Ryan readies himself for first Presidential Election

Election Day on Nov. 3 will be Colin Ryan’s first Presidential Election. He’s lived in the U.S. for 10 years, becoming a U.S. citizen and registered voter in 2018. He lives in Monticello with his family: wife Lindsey and two kids, Nicholas and Aisling. (Photo submitted)
Kim Brooks
Express Editor

     In July 2018, Colin Ryan of Monticello, an Irish immigrant, became a legal U.S. citizen. At the time, it was Ryan’s goal to become a registered voter so he could vote in favor of the new Monticello Middle School.

     That vote successfully passed and students and teachers started the new 2020-21 school year with a new 5-8 middle school.

     “We have a new middle school because people voted. Elections matter,” said Ryan.

     Today, Ryan marks his 10th year living in the U.S. On Tuesday, Nov. 3, Ryan will also celebrate another milestone: Voting in his first U.S. Presidential Election.

     Ryan was able to caucus in the 2018 Midterm Election, his first time doing so.

     “It was fantastic,” he expressed. “That’s the part you don’t see in Ireland. It’s a granular democracy.”

     Ryan said it was “awesome” seeing open conversations about the different candidates and platforms.

     Back in his home country of Ireland, Ryan describes the political system as that of “proportional representation.” There are several political parties and coalitions.

     “There’s more civility and less elections,” Ryan said of the six-week timeframe. “Debates are civil.”

     Because elections in Ireland are publically funded, the campaign season is shorter.

     “They raise a small amount of money, while we’re caught up in it here,” Ryan said by comparison.

     In his younger days before he married and had kids, Ryan was relatively politically active in Ireland, much like young people in the U.S. today. Then he got into standup comedy, and used his values and political leanings in his act.

     As he prepares to vote in his first Presidential Election, Ryan said it’ll be a big occasion for him.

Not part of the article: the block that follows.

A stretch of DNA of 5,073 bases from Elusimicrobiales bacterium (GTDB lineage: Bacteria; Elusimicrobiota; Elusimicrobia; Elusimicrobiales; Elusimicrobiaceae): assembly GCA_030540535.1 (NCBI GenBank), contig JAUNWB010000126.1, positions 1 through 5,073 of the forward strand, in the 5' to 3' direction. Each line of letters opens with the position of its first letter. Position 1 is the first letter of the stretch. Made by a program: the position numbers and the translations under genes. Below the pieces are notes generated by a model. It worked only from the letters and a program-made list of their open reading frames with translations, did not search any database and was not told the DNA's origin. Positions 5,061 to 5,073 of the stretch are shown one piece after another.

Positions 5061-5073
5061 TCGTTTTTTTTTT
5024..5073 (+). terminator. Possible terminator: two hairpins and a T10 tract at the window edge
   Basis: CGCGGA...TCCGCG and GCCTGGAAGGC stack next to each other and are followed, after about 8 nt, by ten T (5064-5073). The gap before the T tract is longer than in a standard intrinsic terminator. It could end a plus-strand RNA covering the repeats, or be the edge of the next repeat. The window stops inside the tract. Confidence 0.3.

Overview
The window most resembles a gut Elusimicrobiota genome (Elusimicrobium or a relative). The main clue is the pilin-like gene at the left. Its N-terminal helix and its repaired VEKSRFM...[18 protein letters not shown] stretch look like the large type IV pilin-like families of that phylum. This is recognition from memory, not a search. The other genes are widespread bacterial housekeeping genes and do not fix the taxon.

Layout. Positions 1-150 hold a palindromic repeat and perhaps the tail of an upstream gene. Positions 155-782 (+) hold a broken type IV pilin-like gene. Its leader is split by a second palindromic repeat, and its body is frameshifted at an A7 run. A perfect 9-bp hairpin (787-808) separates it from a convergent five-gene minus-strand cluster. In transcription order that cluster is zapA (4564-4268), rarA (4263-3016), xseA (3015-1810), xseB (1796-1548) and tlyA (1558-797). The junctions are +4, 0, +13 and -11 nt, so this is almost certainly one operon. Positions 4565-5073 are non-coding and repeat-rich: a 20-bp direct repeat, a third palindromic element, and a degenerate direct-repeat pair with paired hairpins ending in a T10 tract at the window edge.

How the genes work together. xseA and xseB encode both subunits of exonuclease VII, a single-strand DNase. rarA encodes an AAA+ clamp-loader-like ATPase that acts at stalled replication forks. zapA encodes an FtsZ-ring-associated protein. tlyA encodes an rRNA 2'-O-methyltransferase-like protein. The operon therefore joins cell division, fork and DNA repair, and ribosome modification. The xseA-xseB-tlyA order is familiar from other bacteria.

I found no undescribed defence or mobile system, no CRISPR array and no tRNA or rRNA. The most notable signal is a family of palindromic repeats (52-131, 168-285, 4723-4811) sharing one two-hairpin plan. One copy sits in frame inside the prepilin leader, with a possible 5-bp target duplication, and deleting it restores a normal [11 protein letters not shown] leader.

“I’ve integrated,” he said. “I have a better understanding of the culture. I know where I stand on the issues at this point in my life. I know most of what my decisions are.”

     He plans to vote in-person, pending he hasn’t contracted COVID-19 or isn’t showing any symptoms. Ryan gets tested on a regular basis. He also took Election Day and the following day off work.

     “After 10 years here now, I have the right to vote. I’ve been here long enough. I’m not a guest intruding at the party. It means a lot in that way.”

     Not only is Election Day a momentous occasion, Ryan also plans to run a half marathon on the Monticello track following casting his vote.

     “Running takes my mind off things,” he said.

     In preparation, Ryan has been running 4 miles every morning versus distracting himself with social media.

     Four years ago, Ryan said the 2016 election proved to so many that they had no control over the outcome. For him it’s important to focus on what he can change, focus on himself, verses the things he can’t.

     “That’s helped a lot,” he said.

     Having been in the U.S. now for 10 years, Ryan said he feels both American and yet still Irish.

     “There’s a lot of grief when you leave the country you’re from,” he explained. “You’re no longer part of it.”

     There’s an old adage that sees the U.S. as a melting pot, and Ryan said that’s still true today.

     “It’s all about globalization, in that Americanism has left its own borders and spread to the world,” he said. “It’s created the global citizen. People come from other places to make a home here.”

     And that’s exactly what Ryan did. He met his wife, Lindsay (Randolph), and followed her to the U.S. where they made a home and family for themselves.

     “I’ve felt nothing but welcome here,” Ryan said. “People have been wonderful to me, but I can only speak to my own (immigration) experiences.”

     He does not see the U.S. as a homogeneous country, but one with a “series of identities and views, which is its greatest victory.

     “America strengthens diversity,” added Ryan.

     With the Nov. 3 ballot full of local, state, and federal candidates from which to choose, Ryan said he’s been impressed with the local level of politics.

     “There’s local engagement, which is cool,” he said. “You don’t see that in Ireland.”

     However, Ryan said with a two-party system, there seems to be the mindset of right and wrong.

     “Tribalism is not healthy,” he said of group loyalty. “I have no interest in that.”

     With young kids at home, and a wife who teaches elementary school in Monticello, Ryan said they speak openly with their children about values and beliefs.

     “We’re open about why we think that way. We want them to think for themselves, to be engaged.”

     Sadly, Ryan said even at a young age, politics comes up at school. Even the concept of wearing a facemask, which is required in Monticello schools, has turned political.

     Ryan urges all registered voters to cast their ballots on Nov. 3.

     “People have sacrificed for us to have the right to vote,” he said. “It’s not taken lightly or guaranteed.”

     Ryan acknowledged that while a democratic system has its flaws, “it’s the best system out there.

     “Voting is a duty, not a choice.”


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